Although the start of the cobbled racing season in Belgium captures the most attention this weekend, the Swiss season-opener GP Chiasso is also a tough race with a great 173km parcours, aimed at a different type of rider than those who will be juddering over the Belgian cobbles. With winners in the last five years alone including Kim Kirchen, Davide Rebellin and Franco Pellizotti, it is a course which attracts the hilly Classics men, with two energy-sapping circuits containing several sharp climbs which can act as launching pads for decisive breaks and attacks.
This year, some of the anticipated challengers for the Ardennes Classics this April will be on the start line, eager to test their legs on the climbs of Italian-speaking Switzerland. There will definitely be no shortage of quality, with ten ProTour squads as well as Italy’s best Professional teams racing continuing to raise the event's profile.
Kim Kirchen (T-Mobile) is back to defend his title from last year (won in a small bunch sprint of twenty-two men), after placing highly in the Volta ao Algarve, while his compatriot Frank Schleck (Team CSC) should finish highly on a parcours seemingly tailor-made for his abilities. However, the biggest names here are Paolo Bettini (Quick Step) and Davide Rebellin (Gerolsteiner), doyens of cycling’s Classics for several years. Former winners Giuliano Figueras (Lampre) and Rubens Bertogliati (Saunier Duval) will also be looking to perform well here after unspectacular 2005s.
Of the other ProTour teams, David Moncoutie and Sylvain Chavanel of Cofidis could pose threats, while French champion Pierrick Fedrigo (Bouygues Telecom) and Andrea Noe (Liquigas) will be spearheading the challenge for their squads. Andreas Kloden (T-Mobile) is also starting his season here, though little is expected of him here.
In the continental ranks, Rinaldo Nocentini (Acqua & Sapone), Igor Astarloa (Team Barloworld) and Luca Mazzanti (Panaria-Navigare) are all fancied riders, though the race will also be marked by the likely absence of the pocket Venezuelan rocket Jose Rujano, who is reportedly having contractual disputes with team manager, Gianni Savio.
Full race startlist here; check back for results later.
The Quick Step rider Remmert Wielinga has won this year's edition of the GP Chiasso. He broke away early on with just one other rider, Cofidis' Sylvain Chavanel; together, the two were able to create a hefty advantage over the peloton, which gave them considerable leeway initially. Although a truncated bunch bore down upon them in the closing stages, Wielinga attacked his French breakaway companion and was able to go it solo to the finish in Chiasso to take not just his first win but his first top ten stage finish in almost three years!
Behind, Davide Rebellin (Gerolsteiner) was the danger man, attacking hard with recent Tour du Haut Var winner Leonardo Bertagnolli (Cofidis). The powerful Italian pair managed to hold off the bunch, but still finished twenty-three seconds adrift of the winner; Rebellin won the sprint for second place. Meanwhile, six seconds behind these two, the promising Liquigas' Vincenzo Nibali led in the group in fourth with a late acceleration, ahead of Matteo Carrara (Lampre-Fondital) and last year's winner Kim Kirchen of T-Mobile. Former world champion Igor Astarloa also finished in the top ten, while the highest finishing English-speaking rider was his Barloworld teammate Tiaan Kannemeyer, at the back of the group, in twentieth place.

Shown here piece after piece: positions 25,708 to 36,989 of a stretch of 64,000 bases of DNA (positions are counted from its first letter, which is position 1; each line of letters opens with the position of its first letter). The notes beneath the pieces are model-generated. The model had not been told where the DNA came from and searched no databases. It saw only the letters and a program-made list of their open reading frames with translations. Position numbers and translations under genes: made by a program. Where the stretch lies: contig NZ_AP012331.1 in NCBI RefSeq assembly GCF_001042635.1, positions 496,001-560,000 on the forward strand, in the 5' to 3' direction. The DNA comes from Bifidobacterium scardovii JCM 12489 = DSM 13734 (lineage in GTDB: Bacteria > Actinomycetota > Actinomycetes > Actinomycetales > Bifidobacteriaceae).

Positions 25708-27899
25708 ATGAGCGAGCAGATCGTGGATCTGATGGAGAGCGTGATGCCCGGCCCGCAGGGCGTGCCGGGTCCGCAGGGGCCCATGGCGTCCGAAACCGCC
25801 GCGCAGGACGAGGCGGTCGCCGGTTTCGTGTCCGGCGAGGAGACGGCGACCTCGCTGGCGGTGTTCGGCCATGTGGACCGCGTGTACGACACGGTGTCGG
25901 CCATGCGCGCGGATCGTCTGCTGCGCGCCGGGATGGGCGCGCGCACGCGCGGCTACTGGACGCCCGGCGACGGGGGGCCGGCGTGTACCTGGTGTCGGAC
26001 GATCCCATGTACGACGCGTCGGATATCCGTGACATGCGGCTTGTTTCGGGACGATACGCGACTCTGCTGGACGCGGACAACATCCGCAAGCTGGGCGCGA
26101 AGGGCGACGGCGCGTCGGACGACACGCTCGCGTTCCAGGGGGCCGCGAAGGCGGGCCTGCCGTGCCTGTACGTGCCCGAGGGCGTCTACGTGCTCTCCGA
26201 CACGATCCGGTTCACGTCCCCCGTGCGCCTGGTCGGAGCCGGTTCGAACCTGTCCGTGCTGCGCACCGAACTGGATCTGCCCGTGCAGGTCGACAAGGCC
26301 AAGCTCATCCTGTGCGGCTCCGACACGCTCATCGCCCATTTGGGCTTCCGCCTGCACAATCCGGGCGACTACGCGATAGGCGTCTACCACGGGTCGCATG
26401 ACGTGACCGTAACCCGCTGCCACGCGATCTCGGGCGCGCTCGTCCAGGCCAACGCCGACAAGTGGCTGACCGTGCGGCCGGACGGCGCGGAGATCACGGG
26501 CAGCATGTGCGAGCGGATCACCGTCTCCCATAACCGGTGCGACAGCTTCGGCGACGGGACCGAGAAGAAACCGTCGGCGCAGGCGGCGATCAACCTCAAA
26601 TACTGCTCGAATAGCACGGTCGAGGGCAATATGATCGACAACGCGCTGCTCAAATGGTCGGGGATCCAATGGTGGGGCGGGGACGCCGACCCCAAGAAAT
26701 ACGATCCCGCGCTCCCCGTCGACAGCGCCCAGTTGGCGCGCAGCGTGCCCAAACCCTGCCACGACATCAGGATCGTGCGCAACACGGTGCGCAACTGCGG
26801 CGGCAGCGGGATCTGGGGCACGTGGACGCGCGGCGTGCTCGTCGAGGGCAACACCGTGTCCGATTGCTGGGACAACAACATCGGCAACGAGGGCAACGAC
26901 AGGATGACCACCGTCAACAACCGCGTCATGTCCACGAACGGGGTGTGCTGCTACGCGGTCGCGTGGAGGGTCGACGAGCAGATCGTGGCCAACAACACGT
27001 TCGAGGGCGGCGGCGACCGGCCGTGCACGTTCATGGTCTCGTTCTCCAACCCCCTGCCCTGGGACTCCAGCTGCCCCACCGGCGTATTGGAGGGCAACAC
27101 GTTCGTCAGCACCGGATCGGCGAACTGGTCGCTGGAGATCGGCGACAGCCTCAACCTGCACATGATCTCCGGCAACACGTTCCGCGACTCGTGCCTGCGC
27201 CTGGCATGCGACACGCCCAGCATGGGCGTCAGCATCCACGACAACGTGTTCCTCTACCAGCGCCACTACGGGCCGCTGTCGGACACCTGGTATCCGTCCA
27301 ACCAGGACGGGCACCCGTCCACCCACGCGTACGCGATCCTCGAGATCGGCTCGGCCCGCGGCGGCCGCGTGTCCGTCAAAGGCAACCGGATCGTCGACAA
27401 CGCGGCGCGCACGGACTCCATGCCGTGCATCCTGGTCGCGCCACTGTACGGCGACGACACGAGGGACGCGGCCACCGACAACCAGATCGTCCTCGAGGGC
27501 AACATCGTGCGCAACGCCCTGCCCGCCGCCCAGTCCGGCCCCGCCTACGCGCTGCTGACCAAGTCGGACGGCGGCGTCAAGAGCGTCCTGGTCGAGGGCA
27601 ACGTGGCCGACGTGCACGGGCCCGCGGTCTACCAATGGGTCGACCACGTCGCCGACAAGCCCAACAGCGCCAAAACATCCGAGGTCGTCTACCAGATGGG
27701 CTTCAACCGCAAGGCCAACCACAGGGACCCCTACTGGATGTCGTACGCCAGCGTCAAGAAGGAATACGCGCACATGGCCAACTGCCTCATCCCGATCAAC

Signed by Rabobank before the start of the 2003 season, after two competent years with De Nardi-Montegrappa, Wielinga had a great early-season, impressing by winning the Trofeo Calvia in Majorca and then a stage in the Ruta del Sol. Wielinga, who sees himself as a climber, also took a fine twelth overall in the Dauphiné Libéré, and earned a controversial spot on the Rabobank Tour team; controversial as fans felt another rider might have been more useful than Wielinga, who was well off the pace even before the mountains, ultimately abandoning on Stage 16. However, considering the serious injuries he’d obtained in the pile-up at Meaux on the very first road stage, he was barely given a chance to perform on cycling's biggest stage.
Following those promising seven months, Remmert Wielinga vanished from professional cycling’s radar, suffering a loss of confidence as well as form. The next two years were also littered by several niggling injuries, the effects of which the Dutchman found hard to shake off. In 2004 and 2005, he posted no top ten results, yet Quick Step had faith in his abilities and signed him when the two-year contract he’d signed with Rabobank, during his only Tour de France, was up. He has already looked much less ill at ease this season, finishing tenth overall at the Tour of the Med with his new squad, and this return to the winner’s circle will undoubtedly boost his morale. Hopefully, Wielinga is finally free of the injuries and self-doubts of the past few years, and can enjoy racing (and victory) again.
GP Chiasso - Results - 172.9km
1. Remmert Wielinga (Quick Step-Innergetic, NED) 4h 38m 07s
2. Davide Rebellin (Gerolsteiner, ITA) at 0'23"
3. Leonardo Bertagnolli (Cofidis, ITA) 0'25"
4. Vincenzo Nibali (Liquigas, ITA) 0'29"
5. Matteo Carrara (Lampre-Fondital, ITA) 0'30"
6. Kim Kirchen (T-Mobile, LUX) at same time
7. Dimitri Fofonov (Crédit Agricole, KAZ) s.t.
8. Igor Astarloa (Team Barloworld-Valsir, ESP) s.t.
9. Luis Laverde Jimenez (Panaria-Navigare, COL) s.t.
10. Thomas Ziegler (T-Mobile, GER) s.t.